Pity Our Children

by Tammy Drennan

Okay, I’m mad again. I try when I write to be passionate yet calm, but every once in a while I can’t help it – I just get really angry.

It’s not as if this stuff is new, but there’s no end to it. 

The state of Montana has decided it’s their civic duty to teach kindergarten children to recognize and learn the proper words for their anatomical private parts.

Maybe we should do away with that euphemism — private parts — if children attend public school, because that’s one place where nothing is private, including your body parts.

I am so bone-weary tired of the way schools, politicians, and an endless array of activists keep jerking children around and pretending they give a hoot about them. I am bone-weary tired of parents who let them do it. I am bone-weary tired of all the people who should know better trying to reform, instead of replace, the sorry houses of exploitation and moral and intellectual dilapidation we call public schools.

How many news stories do we need before we agree something awful is happening in public schools? How many children have to be traumatized, neglected, abused, exploited, miseducated, uneducated, molested, and even killed before we do something serious?

Not only are children treated like lab rats and inmates, they become animals who turn on one another. If you think I’m exaggerating, I suggest you spend some time in a typical middle school. Even teachers speak this strongly about it.

How much longer will this hoax go on? How much longer will we judge schools based on their own PR and the handful of popular kids and their parents who think they’re just peachy keen because they serve their particular interests and desires?

Our prisons are full, our therapists’ offices are full, our legal and illegal drug dealers are doing a booming business. The psychiatric/social service industry specializing in children is growing by leaps and bounds. Traumatized children are analyzed, labeled, drugged and stigmatized almost beyond belief.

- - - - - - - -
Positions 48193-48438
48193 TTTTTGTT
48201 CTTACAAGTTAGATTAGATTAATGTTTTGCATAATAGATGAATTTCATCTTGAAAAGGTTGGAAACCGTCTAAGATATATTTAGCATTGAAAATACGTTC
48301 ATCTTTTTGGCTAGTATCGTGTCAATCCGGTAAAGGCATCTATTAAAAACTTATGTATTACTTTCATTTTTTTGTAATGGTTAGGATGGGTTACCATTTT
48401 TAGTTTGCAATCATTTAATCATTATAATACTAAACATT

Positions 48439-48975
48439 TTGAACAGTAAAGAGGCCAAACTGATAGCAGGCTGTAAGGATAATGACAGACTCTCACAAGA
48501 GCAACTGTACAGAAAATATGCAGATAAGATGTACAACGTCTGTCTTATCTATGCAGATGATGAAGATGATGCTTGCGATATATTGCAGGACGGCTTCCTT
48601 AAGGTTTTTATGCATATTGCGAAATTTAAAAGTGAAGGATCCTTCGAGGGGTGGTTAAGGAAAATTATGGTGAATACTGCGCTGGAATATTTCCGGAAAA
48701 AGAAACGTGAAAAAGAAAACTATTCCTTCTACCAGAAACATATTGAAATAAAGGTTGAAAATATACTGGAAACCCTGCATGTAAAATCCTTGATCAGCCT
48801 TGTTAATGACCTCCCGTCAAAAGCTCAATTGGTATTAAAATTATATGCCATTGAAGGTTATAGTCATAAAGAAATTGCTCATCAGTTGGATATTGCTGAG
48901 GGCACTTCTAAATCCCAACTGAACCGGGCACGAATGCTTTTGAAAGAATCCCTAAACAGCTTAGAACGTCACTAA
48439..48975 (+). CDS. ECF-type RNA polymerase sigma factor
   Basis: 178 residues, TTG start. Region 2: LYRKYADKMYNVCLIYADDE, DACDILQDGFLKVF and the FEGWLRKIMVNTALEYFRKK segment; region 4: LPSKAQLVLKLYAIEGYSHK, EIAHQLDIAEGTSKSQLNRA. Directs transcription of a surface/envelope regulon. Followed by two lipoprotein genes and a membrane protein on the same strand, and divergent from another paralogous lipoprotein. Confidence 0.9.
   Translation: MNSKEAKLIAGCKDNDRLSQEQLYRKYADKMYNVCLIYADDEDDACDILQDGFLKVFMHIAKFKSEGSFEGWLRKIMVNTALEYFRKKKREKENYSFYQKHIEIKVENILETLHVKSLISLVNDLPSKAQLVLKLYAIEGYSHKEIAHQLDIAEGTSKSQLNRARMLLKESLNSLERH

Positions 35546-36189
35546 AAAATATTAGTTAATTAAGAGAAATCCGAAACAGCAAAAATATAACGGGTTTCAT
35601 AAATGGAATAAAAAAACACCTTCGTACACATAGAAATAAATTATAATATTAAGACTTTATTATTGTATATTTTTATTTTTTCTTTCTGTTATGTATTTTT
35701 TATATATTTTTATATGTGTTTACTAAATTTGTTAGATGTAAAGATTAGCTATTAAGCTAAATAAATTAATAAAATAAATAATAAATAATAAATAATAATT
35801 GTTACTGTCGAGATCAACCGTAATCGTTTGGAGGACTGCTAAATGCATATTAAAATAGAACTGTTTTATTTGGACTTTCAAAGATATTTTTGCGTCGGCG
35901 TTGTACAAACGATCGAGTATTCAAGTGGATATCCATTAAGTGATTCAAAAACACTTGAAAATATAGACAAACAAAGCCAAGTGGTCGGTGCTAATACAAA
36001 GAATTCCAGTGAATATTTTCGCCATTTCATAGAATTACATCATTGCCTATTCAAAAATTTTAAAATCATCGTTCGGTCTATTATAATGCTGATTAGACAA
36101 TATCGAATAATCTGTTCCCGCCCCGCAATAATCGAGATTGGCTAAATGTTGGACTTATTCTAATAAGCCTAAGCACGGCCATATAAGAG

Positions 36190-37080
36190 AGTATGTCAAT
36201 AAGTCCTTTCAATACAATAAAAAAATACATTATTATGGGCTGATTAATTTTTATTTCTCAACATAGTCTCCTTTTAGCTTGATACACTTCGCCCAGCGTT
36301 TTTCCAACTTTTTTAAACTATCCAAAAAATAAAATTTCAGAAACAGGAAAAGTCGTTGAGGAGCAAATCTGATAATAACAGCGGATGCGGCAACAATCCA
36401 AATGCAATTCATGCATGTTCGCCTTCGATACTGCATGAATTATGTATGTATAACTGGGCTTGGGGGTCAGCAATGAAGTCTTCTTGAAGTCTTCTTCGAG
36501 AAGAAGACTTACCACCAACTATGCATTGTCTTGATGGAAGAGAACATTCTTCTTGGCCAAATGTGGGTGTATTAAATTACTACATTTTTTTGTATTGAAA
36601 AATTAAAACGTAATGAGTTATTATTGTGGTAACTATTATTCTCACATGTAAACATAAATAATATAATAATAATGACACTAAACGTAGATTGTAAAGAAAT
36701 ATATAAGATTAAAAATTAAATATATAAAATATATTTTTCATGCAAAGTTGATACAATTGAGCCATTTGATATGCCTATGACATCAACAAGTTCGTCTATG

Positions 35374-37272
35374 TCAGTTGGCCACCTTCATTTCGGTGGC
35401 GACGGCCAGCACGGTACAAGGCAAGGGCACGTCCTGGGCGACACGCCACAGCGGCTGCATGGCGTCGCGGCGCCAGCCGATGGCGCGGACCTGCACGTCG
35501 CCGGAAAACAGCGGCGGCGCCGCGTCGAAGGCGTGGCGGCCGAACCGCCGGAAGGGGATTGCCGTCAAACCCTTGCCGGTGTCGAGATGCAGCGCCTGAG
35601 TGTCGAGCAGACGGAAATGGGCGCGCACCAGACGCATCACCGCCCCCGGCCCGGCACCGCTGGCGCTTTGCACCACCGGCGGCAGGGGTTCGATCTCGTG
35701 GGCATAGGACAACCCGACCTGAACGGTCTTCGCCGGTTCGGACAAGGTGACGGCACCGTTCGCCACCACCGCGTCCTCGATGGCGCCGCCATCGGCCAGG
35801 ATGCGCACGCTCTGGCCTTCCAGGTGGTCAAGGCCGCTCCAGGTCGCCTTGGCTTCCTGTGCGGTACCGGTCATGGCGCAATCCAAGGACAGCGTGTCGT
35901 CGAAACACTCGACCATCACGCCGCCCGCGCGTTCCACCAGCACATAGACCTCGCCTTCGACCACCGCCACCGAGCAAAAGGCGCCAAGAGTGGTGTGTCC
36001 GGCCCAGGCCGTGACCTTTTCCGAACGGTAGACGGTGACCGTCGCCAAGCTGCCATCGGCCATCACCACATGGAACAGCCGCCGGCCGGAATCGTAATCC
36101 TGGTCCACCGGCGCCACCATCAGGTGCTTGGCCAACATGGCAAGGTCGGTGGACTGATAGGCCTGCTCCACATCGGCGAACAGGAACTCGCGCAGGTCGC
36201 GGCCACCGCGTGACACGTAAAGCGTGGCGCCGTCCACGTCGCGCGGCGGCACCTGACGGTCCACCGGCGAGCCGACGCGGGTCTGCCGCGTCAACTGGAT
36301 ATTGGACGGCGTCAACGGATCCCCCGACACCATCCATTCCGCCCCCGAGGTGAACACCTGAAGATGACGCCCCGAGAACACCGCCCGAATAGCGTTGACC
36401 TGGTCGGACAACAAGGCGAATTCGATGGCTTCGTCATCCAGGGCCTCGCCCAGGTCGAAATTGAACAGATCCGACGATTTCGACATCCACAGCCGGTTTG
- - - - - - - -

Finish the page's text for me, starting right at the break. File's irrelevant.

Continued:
We see all this, yet we continue to believe that school is a nice place for most children? Please! Do we value our own pleasures and comforts so much that we’ll sacrifice our own children for them? Do we value our own money so much that we’ll sacrifice children to save it and make it? 

What a pathetic society we’ve become. What a sorry bunch of adults make up this country. Pity the children. Pity the poor children we inflict all this upon.

God save us from ourselves and our children from us.

Advertisements

8 Responses to Pity Our Children

  1. Mia says:

    If only they would have such an interest in teaching reading, writing, and arithmetic.

  2. tdbwd says:

    Mia,

    Yes.. if only. But we know it’s not going to happen. Parents must take back their children, but so many of them have been damaged by the system, they hardly know what to do. That’s where we need to work.

    Very good to hear from you again!

    Tammy

  3. lisa says:

    I don’t know if it’s apathy in parents or a general ignorance of how bad this proposal is. I talked with one parent(not from Montana) who told me that we were blowing the whole thing out of proportion and to not worry. “This is what they have permission slips for.”…what?!
    He is failing to see the bigger picture of adult people not using wisdom when it comes to taking care of the students. These school board officials would rather win an agenda war than better the lives of these children through education. How can parents not see this.
    Sex/gender education is an intimate issue at any age, and I don’t understand why any parent would want strangers teaching a one size fits all “curriculum” to their children. I will in no way shelter my children from sex ed, but there is no way I want strangers teaching it.
    I know it’s cliche to say,and maybe even a little pretentious(I apologize), but I am so glad I home school. I’m not the smartest cookie in the jar, but I do my best. I’m humbled and the fact that my eyes were opened to this travesty happening to children, before mine were old enough to go to school. I used to be one of those people that would say “you’re blowing the whole thing out of proportion”. I shudder to think of my babies(7,6,4) sitting in front of these idiots being brainwashed and dumb down.
    Sorry for the long post, Tammy. I don’t think all teachers are idiots. Any who would willfully go along with this and teach this, to me, they are idiots.

  4. tdbwd says:

    Lisa,

    I welcome long comments!

    One thing I try to keep in mind is the reason I believe the things I do is because I’ve put long thought and consideration into them. But what about people who only think about issues when they hit the news? Their reactions will naturally be knee-jerk and uninformed.